|Total ascent||1200 m|
|Recommened bike||road, hybrid|
|Places to visit in the area||Spoleto, Castel Ritaldi, Giano dell’Umbria, Montecchio, Monti Martani hills, Massa Martana, Acquasparta.|
This route, like the Route 27, starts from the sports round in Spoleto, and winds its way across the Monti Martani hills in the very centre of Umbria. It is an undulating route that passes by a series of very interesting ancient towns and villages, such as Giano dell’Umbria and Massa Martana, and also touches on a number of areas of natural interest, and offers a series of characteristic Umbrian landscapes.
Starting from the sports ground in Spoleto, you ride off towards the Via Flaminia along the outside of the town’s military barracks, and at the roundabout turn left towards Castel Ritaldi. At the traffic lights turn right into one of the few busy roads you are going to encounter on this particular ride. 3 km. from the starting point lies San Venanzo, where you turn off the busy main road towards Protti to your right. Beyond Protti you come to the junction with the SP457: turn left here, and right on past Beroide and Castel San Giovanni to Bruna at km. 14, which marks the beginning of the short climb up to the hilltop village of Castel Ritaldi.
At the end of the ride down from Castel Ritaldi you come to a junction: go straight on here and the road soon starts to rise once again, towards Torregrosso and Colle del Marchese, through olive groves and wheat fields, with a wonderful view right across the Valle Umbra. At the end of the next descent, which brings you to Bivio Moscardini, turn left onto the SP451 and a few metres further on, turn left again towards Giano dell’Umbria, situated at km. 30 after around 5 kilometres of ascent. Carry straight on towards Monte Cerreto, along a winding road that weaves its way across the land at the foot of Monte Martano, through olive groves and dense pine forest, leading you past the fascinating castle at Castagnola. When you get to the junction with the SS316, turn left towards Massa Martana.
The road climbs up gradually to the Viepri Pass (Valico di Viepri) at km. 42, and then back down again towards Massa Martana, where you can have a rest and visit the town centre. After which, you continue to descend alongside the remains of the ancient Via Flaminia, until you get to Massa Martana Scalo, where you turn left towards Acquasparta.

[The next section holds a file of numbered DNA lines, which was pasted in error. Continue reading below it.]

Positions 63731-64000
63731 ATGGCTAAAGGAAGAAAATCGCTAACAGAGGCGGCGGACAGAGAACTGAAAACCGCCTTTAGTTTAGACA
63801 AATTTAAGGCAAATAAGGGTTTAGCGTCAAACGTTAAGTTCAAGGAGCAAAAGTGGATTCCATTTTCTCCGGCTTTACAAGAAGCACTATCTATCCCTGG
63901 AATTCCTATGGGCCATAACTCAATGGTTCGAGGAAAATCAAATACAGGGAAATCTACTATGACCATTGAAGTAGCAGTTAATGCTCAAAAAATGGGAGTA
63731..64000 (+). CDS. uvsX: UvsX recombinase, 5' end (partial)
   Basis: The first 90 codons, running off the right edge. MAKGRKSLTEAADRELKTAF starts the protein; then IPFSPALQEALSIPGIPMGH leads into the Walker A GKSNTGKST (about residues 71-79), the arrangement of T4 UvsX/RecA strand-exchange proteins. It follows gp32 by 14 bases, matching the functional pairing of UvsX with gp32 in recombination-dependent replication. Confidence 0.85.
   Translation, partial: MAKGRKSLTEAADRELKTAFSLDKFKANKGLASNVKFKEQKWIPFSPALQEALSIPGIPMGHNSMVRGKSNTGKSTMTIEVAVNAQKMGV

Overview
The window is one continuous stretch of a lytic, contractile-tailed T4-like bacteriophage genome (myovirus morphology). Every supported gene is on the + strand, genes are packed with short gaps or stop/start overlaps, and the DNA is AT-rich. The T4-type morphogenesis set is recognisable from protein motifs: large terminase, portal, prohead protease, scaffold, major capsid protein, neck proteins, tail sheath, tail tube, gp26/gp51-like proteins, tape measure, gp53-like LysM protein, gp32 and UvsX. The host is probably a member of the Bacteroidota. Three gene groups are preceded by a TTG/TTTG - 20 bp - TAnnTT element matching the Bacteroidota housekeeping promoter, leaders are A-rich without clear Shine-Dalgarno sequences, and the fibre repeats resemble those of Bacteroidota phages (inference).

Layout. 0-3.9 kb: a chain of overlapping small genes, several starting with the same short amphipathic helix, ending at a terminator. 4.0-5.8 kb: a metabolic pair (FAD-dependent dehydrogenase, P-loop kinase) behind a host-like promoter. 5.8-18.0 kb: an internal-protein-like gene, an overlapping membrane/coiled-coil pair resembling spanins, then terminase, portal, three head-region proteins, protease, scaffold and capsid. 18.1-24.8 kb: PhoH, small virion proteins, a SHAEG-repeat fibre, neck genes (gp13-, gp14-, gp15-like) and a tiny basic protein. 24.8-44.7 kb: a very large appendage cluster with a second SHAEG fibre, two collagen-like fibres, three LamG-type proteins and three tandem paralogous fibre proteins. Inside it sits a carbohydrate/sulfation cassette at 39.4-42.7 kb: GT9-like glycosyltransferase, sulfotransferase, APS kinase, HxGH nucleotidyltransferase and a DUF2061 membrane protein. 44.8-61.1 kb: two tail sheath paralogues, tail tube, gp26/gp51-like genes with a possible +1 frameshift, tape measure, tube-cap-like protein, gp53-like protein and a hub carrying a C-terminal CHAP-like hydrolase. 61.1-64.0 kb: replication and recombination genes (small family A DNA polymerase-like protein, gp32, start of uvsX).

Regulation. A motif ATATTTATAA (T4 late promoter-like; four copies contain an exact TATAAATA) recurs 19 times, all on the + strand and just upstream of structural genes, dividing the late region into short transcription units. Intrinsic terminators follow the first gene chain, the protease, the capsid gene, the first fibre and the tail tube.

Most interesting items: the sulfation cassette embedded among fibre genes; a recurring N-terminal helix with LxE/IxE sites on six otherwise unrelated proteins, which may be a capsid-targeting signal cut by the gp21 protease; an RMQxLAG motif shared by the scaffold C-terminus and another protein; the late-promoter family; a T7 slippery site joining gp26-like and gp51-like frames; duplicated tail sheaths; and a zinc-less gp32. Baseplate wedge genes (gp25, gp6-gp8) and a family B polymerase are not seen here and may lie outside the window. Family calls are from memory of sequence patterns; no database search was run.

When you get to Acquasparta (km. 59), follow the signs for Spoleto, and take the SR418, which marks the beginning of the most difficult climb of this particular ride, the6 km. climb through woodland leading up to the Firenzuola Pass. From the pass you then descend towards Spoleto, and ride through Baiano in order to avoid some of the traffic, and then at km. 81.4, at the entrance to Spoleto, you turn left towards San Niccolò along the narrow road running alongside the canal. Turn right at the next junction, and then at the traffic lights cross the main road and carry straight on into Via Visso, returning along the same route you took when leaving town, until you reach the sports ground once again.
Spoleto, one of the most beautiful towns in central Italy, not only boasts substantial Roman remains, but has also managed to preserve its original medieval appearance and layout. The most important monument of this, the “Town of the Two Worlds” (named after the International Arts Festival held there every year), is its Cathedral, but it also possesses a wealth of other extremely interesting buildings, including the Church of Sant’Eufemia, the Church of Saints John and Paul (Santi Giovanni e Pietro), the Abbey of San Ponziano, the Church of San Domenico, the tenth-century Church of San Paolo inter vineas, with its important series of 13th-century frescoes, and the Church of San Pietro, built in the fifth century, with its splendid Romanesque sculptured stone façade decorated with extraordinary bas-reliefs. The town is surmounted by the massive Rocca Albornoziana, work on which began in the year 1352. The area around Spoleto features the “sacred wood” of Monteluco, a dense wood of evergreen Holm Oak which is of considerable naturalistic and spiritual importance. Massa Martana, a town situated in an area where many Roman finds have been made, features a number of interesting buildings and monuments, including the Church of San Felice, built in honour of the town’s patron saint, the Church of San Sebastiano, and the 16th century Town Hall. Other places of interest include Gualdo Cattaneo, Castel Ritaldi, Giano dell’Umbria and Montecchio, situated on the slopes of the Monti Martani hills.